“Somewhereville Station” chronicles the simple life of a small-town guy named, Bobbie (Tyler Hart). He’s a ticket taker at a rural train station and lives vicariously through the fascinating travelers making connections. The show is narrated by Bobbie’s older self, who now goes as Robert (Scott Schmittel). From outside of the now dilapidated station, Robert recalls the great music of the 50s and 60s, and how he even ran into a few performers traveling from town to town.

One day, as a young man, his heart is struck by a beautiful and sophisticated lady with a fancy hat. In his dreams he calls her Peggy (Kayla Ressler). Every day he looks for her. After a few years they make acquaintance. Her life has been exciting, and remembers him as the “handsome young man she met in ‘Somewhereville Station.’” But, will this be their chance to find love?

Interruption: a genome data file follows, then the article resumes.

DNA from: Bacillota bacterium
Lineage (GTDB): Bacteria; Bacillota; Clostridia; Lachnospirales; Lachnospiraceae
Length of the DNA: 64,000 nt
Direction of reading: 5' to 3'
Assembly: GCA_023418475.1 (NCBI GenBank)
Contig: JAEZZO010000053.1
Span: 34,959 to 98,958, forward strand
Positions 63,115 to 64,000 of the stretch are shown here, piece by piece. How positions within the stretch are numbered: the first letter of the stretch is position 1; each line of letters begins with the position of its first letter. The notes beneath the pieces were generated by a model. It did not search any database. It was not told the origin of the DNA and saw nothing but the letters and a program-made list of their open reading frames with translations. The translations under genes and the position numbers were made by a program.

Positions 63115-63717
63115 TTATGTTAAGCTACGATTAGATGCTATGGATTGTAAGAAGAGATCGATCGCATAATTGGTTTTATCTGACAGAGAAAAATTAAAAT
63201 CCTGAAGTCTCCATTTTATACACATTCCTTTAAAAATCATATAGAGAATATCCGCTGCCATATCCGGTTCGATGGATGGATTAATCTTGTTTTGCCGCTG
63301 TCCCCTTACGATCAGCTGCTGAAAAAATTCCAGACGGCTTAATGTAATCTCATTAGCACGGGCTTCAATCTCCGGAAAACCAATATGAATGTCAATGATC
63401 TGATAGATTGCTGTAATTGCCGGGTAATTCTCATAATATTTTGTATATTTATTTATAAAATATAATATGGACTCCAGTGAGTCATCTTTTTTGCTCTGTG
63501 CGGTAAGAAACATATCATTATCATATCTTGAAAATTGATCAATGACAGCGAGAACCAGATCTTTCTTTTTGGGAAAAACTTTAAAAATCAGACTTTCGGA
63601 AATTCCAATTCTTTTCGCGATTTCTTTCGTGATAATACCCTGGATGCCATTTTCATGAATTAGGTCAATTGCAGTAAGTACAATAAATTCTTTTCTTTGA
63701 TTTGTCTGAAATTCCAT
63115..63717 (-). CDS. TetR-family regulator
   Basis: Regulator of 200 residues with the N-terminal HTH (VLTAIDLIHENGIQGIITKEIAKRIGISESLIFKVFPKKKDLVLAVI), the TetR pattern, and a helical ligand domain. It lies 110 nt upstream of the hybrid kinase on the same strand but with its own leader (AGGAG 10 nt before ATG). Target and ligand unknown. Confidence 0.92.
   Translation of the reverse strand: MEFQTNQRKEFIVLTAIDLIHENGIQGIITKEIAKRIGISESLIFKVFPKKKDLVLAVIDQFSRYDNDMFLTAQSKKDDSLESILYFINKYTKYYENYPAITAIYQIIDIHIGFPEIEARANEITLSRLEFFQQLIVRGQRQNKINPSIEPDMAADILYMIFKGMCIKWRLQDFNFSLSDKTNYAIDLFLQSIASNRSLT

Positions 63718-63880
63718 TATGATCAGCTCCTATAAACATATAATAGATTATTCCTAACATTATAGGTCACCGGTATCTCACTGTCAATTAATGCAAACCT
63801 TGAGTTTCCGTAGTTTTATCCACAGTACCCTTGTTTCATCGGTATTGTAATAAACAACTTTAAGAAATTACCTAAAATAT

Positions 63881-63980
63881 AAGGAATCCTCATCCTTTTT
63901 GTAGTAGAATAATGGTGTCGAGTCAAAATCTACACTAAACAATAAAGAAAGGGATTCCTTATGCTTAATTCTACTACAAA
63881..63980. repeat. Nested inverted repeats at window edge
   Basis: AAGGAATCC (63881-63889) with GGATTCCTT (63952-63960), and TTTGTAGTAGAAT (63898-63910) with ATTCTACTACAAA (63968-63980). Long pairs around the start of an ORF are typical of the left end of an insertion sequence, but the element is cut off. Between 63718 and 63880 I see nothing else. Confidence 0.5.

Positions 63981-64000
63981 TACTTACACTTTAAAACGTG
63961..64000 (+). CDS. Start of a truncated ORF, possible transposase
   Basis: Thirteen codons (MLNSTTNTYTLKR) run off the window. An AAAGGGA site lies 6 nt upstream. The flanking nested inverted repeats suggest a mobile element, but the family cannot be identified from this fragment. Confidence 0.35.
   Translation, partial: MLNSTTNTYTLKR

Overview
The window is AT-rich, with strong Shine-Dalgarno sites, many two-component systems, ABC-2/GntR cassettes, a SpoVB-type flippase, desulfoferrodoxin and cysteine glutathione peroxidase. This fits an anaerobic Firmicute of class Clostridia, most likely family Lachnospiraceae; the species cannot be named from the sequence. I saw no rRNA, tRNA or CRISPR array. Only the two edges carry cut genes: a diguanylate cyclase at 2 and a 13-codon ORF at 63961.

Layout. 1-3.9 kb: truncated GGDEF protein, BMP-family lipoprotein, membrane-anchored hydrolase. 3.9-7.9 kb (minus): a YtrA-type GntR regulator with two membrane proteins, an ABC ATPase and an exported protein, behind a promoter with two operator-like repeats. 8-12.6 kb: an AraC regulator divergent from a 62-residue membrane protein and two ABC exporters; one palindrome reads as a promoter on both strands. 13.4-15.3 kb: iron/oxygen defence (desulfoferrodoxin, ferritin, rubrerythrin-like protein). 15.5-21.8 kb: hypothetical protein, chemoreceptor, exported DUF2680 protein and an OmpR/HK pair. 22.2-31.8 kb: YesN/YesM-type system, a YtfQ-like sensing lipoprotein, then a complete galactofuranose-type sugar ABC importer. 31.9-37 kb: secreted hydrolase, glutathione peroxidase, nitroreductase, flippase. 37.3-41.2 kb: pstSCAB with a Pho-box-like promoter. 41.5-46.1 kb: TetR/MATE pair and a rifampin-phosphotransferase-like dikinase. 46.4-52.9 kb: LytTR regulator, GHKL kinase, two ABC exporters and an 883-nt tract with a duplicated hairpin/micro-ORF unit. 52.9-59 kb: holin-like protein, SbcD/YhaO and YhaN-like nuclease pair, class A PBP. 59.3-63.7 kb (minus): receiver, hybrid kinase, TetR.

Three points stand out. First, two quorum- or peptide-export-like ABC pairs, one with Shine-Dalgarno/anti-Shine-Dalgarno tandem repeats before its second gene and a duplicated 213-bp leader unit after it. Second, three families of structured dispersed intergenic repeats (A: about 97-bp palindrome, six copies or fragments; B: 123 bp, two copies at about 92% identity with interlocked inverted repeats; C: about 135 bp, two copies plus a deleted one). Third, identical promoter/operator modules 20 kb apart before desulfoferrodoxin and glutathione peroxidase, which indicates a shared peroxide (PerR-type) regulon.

Filling out the cast of actors are Tom Peck (announcer), Mary Jeanne deGroot as Lady, and Jo Lund as Josephine, the wise-cracking train station cleaning lady. The entirety of both choruses — all 63 members — will take part in the show.

“Somewhereville Station” will feature a total of 23 musical numbers highlighting the era. Some familiar tunes include “Mr. Sandman,” “Calendar Girl,” and “Blue Velvet.” Most songs will feature either the Red Rose City Chorus or the Red Rose Chorus, but some songs will be performed by specialized quartets.